Published in The Australian, 15 July 2019, p. 12
pdf of published article
The late Jean Lennane was a psychiatrist. While working at Rozelle Hospital in Sydney, she publicly criticised cuts to funding for mental health services, and was sacked as a result. That was in 1990. A few years later she became the first president of Whistleblowers Australia.
Jean was not your typical psychiatrist. In private practice, she listened to her patients and said, to some of them, “You’re not crazy — you’re a whistleblower.”
Whistleblowers are people who speak out in the public interest, typically about corruption, abuse or dangers to the public. They are found in every occupation, including the public service, education, police, private enterprise, the military and churches. They share little in common except for the experience of suffering reprisals: ostracism (the cold shoulder), petty harassment, damaging rumours, denunciations, bullying, referral to psychiatrists, demotion, punitive transfers, dismissal and blacklisting.
Jean used to say that there were only two things that reliably helped whistleblowers. One was talking with other whistleblowers. The other was publicity.
One of the most powerful avenues for publicity is coverage in the mass media. Journalists, by reporting whistleblower stories, have made an enormous difference.
Media coverage has probably been the most important factor in giving greater legitimacy to whistleblowing. Decades ago, whistleblowing was dobbing on your mate, even when your “mate” was your corrupt boss. These days, whistleblowers are better recognised as performing a public service.
When Jean Lennane said there were two things that reliably helped whistleblowers, it’s important to note what she didn’t include: whistleblower protection. Laws have been set up across the country to protect whistleblowers. The trouble is they aren’t effective.
I’ve listened to hundreds of whistleblowers tell their stories. For those who have already spoken out, they tell about reprisals. They also tell about the failure of official channels. They have gone to bosses, upper management, internal grievance procedures, ombudsmen, auditor-generals, industry watchdogs, anti-corruption agencies and politicians, and all too often not received sufficient help. Some of these bodies do their best, but they are underfunded and hamstrung by formal procedures.
There’s another problem. While governments have been passing whistleblower laws, they’ve done nothing about serious deterrents to public interest disclosures.
Defamation laws are toxic to free speech. We hear about a few big legal cases, but behind the scenes there are thousands of people who do not speak out due to the fear or threat of legal action.
Then there are workplace secrecy and confidentiality provisions, for example ones banning government workers from revealing information acquired on the job. Those with knowledge of problems are afraid of being charged for violating the terms of their employment.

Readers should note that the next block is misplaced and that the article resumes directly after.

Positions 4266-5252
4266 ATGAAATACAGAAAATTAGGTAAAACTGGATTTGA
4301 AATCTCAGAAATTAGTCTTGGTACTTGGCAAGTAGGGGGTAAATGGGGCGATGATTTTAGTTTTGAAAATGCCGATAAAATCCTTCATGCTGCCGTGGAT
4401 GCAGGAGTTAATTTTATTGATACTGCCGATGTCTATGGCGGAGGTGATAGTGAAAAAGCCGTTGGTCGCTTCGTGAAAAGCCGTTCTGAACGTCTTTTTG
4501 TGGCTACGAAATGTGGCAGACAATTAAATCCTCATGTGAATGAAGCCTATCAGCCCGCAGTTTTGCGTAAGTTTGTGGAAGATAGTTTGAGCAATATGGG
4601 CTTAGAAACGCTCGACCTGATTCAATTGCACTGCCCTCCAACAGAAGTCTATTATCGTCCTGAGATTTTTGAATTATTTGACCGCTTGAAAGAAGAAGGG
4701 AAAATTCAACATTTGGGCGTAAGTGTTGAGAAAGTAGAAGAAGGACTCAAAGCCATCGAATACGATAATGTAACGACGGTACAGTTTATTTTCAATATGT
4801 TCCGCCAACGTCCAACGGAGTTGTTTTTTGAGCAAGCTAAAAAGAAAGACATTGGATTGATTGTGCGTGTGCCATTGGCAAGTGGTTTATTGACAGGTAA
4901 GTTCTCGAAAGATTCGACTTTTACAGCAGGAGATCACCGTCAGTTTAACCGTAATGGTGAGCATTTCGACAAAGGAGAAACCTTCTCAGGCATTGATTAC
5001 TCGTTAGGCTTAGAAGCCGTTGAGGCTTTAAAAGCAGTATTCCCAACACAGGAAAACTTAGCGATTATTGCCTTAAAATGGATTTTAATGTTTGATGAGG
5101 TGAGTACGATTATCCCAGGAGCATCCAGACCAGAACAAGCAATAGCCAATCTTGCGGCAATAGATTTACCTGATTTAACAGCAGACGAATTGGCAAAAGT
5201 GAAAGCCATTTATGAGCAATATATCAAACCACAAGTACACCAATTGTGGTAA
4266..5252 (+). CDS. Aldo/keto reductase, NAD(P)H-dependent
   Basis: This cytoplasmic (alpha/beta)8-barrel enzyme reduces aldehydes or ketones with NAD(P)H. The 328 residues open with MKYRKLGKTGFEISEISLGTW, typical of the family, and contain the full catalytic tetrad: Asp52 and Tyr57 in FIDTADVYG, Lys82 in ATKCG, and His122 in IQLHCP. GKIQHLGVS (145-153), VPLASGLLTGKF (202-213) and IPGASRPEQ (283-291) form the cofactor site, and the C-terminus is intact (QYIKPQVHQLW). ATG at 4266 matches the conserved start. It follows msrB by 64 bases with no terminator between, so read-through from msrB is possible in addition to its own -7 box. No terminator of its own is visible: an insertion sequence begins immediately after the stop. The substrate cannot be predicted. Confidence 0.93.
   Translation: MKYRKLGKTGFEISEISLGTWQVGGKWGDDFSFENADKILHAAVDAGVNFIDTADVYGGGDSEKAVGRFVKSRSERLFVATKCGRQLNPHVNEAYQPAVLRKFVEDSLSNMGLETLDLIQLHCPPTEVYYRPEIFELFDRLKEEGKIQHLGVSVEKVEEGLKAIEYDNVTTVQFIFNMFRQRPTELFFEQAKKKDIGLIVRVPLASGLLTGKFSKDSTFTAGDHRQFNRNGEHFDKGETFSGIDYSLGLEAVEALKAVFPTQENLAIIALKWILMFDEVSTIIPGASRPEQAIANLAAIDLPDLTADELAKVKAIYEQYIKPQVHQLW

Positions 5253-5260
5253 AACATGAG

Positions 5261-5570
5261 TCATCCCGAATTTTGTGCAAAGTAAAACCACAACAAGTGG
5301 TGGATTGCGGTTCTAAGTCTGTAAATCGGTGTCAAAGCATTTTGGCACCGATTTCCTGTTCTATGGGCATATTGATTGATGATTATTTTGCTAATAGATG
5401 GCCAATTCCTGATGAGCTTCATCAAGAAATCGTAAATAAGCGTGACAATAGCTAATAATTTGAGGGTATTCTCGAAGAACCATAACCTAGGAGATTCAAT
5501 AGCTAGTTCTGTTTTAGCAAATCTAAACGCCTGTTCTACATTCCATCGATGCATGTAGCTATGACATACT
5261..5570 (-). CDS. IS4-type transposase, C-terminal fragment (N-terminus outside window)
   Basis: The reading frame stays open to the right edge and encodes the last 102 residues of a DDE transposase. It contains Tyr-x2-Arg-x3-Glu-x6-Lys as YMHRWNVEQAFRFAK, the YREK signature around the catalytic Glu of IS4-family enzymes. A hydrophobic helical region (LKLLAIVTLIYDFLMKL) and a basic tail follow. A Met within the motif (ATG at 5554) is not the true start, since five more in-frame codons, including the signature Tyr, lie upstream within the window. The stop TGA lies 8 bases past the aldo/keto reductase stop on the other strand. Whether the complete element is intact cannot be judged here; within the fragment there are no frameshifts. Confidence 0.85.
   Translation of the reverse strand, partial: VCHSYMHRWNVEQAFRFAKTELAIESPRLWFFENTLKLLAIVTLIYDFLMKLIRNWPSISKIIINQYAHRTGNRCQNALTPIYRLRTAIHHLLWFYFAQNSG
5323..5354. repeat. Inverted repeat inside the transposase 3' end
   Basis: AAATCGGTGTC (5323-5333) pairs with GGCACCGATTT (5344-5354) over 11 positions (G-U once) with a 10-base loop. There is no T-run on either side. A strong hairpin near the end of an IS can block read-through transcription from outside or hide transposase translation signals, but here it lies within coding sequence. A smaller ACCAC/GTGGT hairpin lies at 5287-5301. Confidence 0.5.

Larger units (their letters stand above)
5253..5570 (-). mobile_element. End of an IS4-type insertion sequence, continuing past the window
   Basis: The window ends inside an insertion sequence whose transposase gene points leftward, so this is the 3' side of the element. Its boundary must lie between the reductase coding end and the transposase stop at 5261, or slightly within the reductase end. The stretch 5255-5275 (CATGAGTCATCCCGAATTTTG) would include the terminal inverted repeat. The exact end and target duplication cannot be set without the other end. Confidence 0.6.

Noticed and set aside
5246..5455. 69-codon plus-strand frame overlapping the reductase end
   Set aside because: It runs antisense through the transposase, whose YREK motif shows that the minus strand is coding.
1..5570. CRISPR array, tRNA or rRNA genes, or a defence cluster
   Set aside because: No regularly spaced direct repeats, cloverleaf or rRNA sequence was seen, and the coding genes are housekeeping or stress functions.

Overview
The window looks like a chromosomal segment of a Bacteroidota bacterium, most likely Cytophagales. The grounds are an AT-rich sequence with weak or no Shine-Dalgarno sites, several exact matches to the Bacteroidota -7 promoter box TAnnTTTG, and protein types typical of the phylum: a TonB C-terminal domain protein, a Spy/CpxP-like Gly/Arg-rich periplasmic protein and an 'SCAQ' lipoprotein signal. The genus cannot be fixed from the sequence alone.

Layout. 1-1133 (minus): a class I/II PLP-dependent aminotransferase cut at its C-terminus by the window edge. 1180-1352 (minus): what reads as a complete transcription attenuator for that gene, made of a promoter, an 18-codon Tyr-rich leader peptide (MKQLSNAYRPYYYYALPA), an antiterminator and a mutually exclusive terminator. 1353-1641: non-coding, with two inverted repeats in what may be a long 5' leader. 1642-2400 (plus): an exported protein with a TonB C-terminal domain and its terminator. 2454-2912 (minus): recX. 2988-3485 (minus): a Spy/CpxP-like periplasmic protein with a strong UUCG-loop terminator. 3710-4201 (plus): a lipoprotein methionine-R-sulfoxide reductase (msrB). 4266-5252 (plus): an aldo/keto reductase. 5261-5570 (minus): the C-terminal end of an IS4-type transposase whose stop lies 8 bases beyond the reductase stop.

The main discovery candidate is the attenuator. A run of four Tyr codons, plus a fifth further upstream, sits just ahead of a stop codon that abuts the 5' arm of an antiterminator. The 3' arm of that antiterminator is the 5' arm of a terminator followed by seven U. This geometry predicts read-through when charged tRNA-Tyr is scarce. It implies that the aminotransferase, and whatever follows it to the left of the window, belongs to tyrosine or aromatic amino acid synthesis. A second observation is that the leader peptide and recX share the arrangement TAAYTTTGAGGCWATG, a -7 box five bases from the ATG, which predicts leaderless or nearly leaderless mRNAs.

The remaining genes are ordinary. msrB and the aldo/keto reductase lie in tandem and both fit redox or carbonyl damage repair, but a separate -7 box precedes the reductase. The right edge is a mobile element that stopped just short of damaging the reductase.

So on the one hand, governments tout their whistleblower protection laws, but on the other hand they leave in place laws routinely used against whistleblowers.
So predictable are reprisals and the failure of official protection that when someone approaches me about speaking out in the public interest, I say not to do it until collecting large quantities of information and laying the groundwork by building networks and making contacts with journalists or activist groups.
Whenever possible, I recommend remaining anonymous. This reduces the risk of reprisals and puts the focus on the problem rather than the person who disclosed it. Furthermore, public-interest leakers can remain on the job and continue to expose problems.
Employers hate this, which is why agencies so often undertake a highly publicised search for a low-level leaker — but never pursue leaks by politicians or top-level public servants. Searching for leakers sends a message to others: don’t do it because we’ll come after you.
In recent years, governments have passed laws making it ever more difficult for whistleblowers to be effective. There are laws criminalising whistleblowing and reporting on national security issues. There are data retention laws that enable police to monitor the communications of journalists, enabling the tracking down of their sources of information.
It has become so bad that to be a really effective whistleblower requires the skills of a seasoned dissident under a repressive regime. Information needs to be collected carefully. When contacting a journalist, it’s important not to use unsecured phones. This means using dedicated portals or meeting face-to-face, away from premises that might be under surveillance.
Finally, to add to the disincentives, there are prominent prosecutions of people who have spoken out or helped them. Think of David McBride, Richard Boyle, or Witness K and Bernard Collaery.
The message from these prosecutions is clear. Whatever governments say about protecting whistleblowers, don’t rely on it. Heed Jean Lennane’s advice: talk with other whistleblowers and, if and when ready, get your message out to a wide audience.
Brian Martin is vice president of Whistleblowers Australia and author of Whistleblowing: A Practical Guide.
Brian Martin's publications on whistleblowing
Brian Martin's publications
Brian Martin's website